At bigger, established companies, great job candidates and outstanding employees don’t necessarily have to be familiar with the company’s product or service. At startups, and especially early stage ones, it’s more critical that everyone understand the product. As a job seeker, you don’t have to be an expert on the target market, but it makes a big difference if you can at least identify with the problem the company is scrambling to address. Whether you’re evaluating potential startups to apply to, or preparing your application, or prepping for an interview, you can learn a lot by quickly trying out the company from the lens of a customer or user.
Briefly putting yourself in the shoes of the company’s customer will help you better understand if you indeed want to work at the company. It will also help you understand the market and the world in which the company lives. And it will help you have enough context about their business to convey how your skills and experience can contribute to their mission when you are applying and interviewing.
How you go about test driving a startup’s product really depends on the company’s business model, revenue model, funding stage, and a lot of other variables. Sometimes you can easily become a customer yourself and simply try their product, other times you have to take a more indirect approach to approximate the customer experience, but if you want to stand out you should always spend a few minutes to test and explore whatever you can. Here’s a few examples of ways to test drive different types of startup products, starting with the most straightforward and going to ones that require a more indirect approach.
Example 1 - Calm
Calm is a Series B startup that has a B2C subscription product, which is a meditation, sleep and mental wellness app. You’ve probably heard of Calm, since they’re a consumer brand and their app is one of the most popular in its category. You might already be a user, but if not, you can simply download their app and start a free trial. For a popular consumer app with a broad use case and a free trial, it’s almost expected that a candidate has at least tried the product. Go beyond just trying it out, read their reviews in the app store to see what people rave or complain about, look at the recent updates in the version history to see what they’ve added recently. Reread the job description with this new context and it should help you better craft your pitch.
Example 2 - Longève Brands
Longève Brands is a Seed stage startup with a DTC fixed price product, which are vegan plant-based proteins made to replace items like ground beef and bread crumbs. Their products are sold in some grocery stores, on their own site and on Amazon. If you have a few days, you could actually order the product and try it out. Beyond the taste, check out their packaging, observe what other products are similar, read the suggested recipes. Think about how you or one of your vegan friends who cooks a lot might use their products. If you don’t have time to get your hands on the product, check out the Amazon reviews to see what people like about it and how they use it.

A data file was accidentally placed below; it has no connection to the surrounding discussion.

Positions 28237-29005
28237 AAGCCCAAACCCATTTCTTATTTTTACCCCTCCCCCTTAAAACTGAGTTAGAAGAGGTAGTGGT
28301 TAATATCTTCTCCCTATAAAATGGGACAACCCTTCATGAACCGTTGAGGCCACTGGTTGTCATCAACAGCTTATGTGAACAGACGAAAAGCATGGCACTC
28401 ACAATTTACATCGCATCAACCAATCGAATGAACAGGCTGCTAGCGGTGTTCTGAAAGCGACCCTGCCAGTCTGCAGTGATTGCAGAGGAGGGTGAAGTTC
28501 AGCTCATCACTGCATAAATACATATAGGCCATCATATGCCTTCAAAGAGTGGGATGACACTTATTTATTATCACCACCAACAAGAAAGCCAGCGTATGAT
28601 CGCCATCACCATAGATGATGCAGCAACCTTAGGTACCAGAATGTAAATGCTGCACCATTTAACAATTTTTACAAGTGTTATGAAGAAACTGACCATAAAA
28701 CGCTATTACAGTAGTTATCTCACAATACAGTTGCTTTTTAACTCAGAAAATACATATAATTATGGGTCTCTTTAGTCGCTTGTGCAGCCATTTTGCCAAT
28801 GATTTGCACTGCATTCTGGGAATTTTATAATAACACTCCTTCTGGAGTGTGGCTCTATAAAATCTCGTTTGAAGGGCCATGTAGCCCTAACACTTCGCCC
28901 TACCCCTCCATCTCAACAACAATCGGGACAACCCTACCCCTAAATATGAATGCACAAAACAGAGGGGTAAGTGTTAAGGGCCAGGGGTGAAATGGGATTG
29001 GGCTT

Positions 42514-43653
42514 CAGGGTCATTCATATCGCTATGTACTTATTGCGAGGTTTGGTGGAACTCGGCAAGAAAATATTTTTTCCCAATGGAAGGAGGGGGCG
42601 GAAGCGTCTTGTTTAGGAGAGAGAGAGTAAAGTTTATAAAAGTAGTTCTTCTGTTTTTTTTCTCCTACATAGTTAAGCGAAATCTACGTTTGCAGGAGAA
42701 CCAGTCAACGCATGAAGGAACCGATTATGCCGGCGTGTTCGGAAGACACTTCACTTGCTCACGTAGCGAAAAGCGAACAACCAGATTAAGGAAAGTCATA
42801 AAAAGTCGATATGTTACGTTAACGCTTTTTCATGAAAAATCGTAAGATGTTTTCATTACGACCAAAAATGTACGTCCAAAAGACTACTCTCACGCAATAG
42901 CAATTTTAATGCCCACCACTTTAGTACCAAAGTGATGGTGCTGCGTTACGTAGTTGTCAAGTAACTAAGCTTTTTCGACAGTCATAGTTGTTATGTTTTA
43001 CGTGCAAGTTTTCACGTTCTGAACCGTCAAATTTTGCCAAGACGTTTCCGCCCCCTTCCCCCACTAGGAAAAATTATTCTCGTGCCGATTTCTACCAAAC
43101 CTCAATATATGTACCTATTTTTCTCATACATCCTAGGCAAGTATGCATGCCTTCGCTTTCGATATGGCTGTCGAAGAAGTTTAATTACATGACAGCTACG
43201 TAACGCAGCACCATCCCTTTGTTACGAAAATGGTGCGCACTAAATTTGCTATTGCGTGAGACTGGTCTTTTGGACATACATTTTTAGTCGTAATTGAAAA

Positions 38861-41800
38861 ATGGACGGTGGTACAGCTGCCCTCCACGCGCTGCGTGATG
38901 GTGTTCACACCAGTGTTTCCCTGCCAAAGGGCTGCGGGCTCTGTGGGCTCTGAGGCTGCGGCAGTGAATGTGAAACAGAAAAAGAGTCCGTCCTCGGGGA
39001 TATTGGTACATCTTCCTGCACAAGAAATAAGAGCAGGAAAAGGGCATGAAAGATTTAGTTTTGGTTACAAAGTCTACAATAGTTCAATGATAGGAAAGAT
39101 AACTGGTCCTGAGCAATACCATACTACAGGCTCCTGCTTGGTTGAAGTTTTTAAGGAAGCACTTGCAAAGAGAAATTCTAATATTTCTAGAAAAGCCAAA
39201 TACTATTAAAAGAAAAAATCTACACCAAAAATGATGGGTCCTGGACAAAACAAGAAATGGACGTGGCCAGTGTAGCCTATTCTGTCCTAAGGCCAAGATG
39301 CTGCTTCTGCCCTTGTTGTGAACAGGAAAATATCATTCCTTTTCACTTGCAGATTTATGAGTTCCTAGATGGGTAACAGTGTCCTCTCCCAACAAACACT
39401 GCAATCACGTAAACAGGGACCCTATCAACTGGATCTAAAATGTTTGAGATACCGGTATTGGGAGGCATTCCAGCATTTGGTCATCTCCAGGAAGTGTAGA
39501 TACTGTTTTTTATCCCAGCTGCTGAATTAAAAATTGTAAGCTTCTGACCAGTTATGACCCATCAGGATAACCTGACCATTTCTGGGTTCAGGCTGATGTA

Example 3 - Arist
Arisy is a Seed stage startup with a B2B subscription service, which enables other organizations to offer SMS-based training to staff. Since Arist is a B2B company selling to HR teams & University educators, you can’t become a customer or user as easily as with the first two examples. Quickly browsing their site shows that they have free “courses” on their site, which can be easily demoed. You could try one of these demo courses to get a feel for how their product works from the end user perspective. They also have a free version of their course builder, so you could quickly sign up and see what the experience is like from the administrator and instructor perspective. If you sign up, pay attention to the emails the company sends you and how they communicate to their prospective customers.
Example 4 - Boatsetter
Boatsetter is a Series A startup with a B2C marketplace service, which let’s boat owners rent out their boats. They’re like AirBnB but for boats, so you can search for boats available in your area or browse by several categories. You can learn a lot about the business and their customers by going through the exercise of booking a trip, without actually renting a boat. You can also glean a lot from the reviews section, which like AirBnB and other marketplaces feature reviews by both boat owners and boat renters. Look at the positive and negative reviews to appreciate the unique challenges that a marketplace company needs to navigate.
Example 5 - Aetion
Aetion is a Series B startup with a B2B service, which provides data analytics solutions to pharmaceutical companies, insurance companies and organizations like the FDA. Test driving a service like Aetion is obviously much different from some earlier examples. Unless you have deep expertise in biopharma or data analytics, you probably wouldn’t be able to understand much of what an Aetion customer would see. But you can still indirectly see the company from the customer’s perspective. On their site, you can see selected publications that utilized their service. Scanning the titles gives you an idea of the areas of medicine where their customers work, and the research they are involved with. You can also search google news for Aetion and see articles about some research they enable. No matter if the roles you’re interested in are marketing or finance, having some basic awareness of how the company’s service is being used will help you stand out.
You don’t have to be the target customer or be deeply passionate about the product area to be a great candidate and a fulfilled employee. But you at least need to relate to the problem they are working to address. Even 10 minutes spent investigating and being curious about the company from its customers’ perspective will help you be better informed and more prepared.